When California parents first separate, the court may finalize a custody arrangement that benefits the child. Over time, however, the child custody arrangement may no longer work, especially if one parent wants to move or remarry. Although the court generally will not alter a child custody arrangement, there are very specific cases where a modification may be granted.
A court may consider a child custody modification if there is evidence that the child is in immediate danger if they remain in their current household. For example, if the noncustodial parent has evidence of domestic violence occurring in the other home or that the other parent can suddenly no longer provide proper care for the child, the custody order could be modified. Furthermore, the arrangement may also be modified if the other parent refuses to cooperate with the visitation schedule and continuously withholds the child from the other parent.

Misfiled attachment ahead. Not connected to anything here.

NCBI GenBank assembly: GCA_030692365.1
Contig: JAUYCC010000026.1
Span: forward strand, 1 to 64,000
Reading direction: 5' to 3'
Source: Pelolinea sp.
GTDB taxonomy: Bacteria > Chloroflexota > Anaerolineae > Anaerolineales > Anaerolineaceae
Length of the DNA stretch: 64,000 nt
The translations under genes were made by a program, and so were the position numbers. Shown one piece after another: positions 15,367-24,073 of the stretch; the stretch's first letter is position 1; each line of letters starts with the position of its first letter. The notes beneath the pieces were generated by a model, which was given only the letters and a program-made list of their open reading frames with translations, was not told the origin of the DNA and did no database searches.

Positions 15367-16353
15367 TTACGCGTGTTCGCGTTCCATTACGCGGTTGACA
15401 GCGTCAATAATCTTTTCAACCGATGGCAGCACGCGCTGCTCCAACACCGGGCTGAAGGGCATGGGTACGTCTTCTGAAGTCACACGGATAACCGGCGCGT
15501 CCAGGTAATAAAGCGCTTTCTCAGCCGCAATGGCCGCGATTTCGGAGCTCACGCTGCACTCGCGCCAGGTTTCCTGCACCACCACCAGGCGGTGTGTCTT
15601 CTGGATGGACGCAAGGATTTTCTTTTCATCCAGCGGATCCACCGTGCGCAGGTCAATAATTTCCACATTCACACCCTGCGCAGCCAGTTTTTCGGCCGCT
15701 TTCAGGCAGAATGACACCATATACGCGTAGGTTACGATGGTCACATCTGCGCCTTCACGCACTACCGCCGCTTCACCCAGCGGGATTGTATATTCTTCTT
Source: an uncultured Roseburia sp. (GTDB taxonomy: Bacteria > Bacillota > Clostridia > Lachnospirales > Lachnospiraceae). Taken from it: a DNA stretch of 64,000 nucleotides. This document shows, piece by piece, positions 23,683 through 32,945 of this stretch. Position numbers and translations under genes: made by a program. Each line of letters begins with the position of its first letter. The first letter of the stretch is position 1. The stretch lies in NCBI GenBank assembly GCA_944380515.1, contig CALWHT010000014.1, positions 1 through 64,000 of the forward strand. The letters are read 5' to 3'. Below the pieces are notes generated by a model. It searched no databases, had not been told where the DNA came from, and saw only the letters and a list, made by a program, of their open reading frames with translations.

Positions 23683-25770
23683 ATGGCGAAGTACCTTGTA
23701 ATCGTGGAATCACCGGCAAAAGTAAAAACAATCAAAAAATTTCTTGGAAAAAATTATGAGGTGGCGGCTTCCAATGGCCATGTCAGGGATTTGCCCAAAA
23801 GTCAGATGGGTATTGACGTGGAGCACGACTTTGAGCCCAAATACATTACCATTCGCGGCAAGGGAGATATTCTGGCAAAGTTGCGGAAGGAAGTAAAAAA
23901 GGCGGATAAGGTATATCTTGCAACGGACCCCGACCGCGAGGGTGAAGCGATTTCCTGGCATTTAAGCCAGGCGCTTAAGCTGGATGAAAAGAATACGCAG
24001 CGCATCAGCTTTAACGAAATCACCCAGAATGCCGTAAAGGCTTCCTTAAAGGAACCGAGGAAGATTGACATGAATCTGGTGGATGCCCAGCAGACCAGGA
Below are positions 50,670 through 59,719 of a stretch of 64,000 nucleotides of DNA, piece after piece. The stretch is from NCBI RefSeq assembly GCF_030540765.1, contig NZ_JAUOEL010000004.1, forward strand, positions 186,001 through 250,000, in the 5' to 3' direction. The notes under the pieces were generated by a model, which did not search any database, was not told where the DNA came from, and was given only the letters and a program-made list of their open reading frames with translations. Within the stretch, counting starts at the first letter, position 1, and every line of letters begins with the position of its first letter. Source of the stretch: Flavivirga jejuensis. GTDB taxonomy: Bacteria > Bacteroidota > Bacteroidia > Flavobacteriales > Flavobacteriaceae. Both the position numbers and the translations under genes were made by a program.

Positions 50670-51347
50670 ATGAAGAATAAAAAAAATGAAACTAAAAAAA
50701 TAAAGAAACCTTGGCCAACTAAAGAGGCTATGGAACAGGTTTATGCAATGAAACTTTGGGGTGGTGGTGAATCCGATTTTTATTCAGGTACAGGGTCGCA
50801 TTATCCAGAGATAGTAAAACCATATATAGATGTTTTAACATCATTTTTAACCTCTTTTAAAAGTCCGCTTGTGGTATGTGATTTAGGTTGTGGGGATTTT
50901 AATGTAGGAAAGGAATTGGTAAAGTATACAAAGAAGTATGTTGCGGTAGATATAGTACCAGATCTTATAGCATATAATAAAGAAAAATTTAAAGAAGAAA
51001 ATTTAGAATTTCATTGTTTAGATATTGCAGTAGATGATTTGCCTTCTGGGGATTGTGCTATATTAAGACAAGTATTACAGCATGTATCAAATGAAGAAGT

The child custody arrangement may also be modified if a parent is moving far enough away. Before any modifications are made, the court will look at whether the two parents have attempted to come to agreements on reworking the visitation schedule and how the child’s school and social life could be interrupted.
If one parent makes it difficult for the other to maintain a relationship with their child by failing to follow the parenting plan, a family law attorney may assist by seeking enforcement of the child custody agreement. In some cases, the attorney may argue that the withholding of the child from the parent could be considered harmful to the child. They may potentially initiate a request for a modification of the support order so that the parent can have a normal, healthy relationship with their child.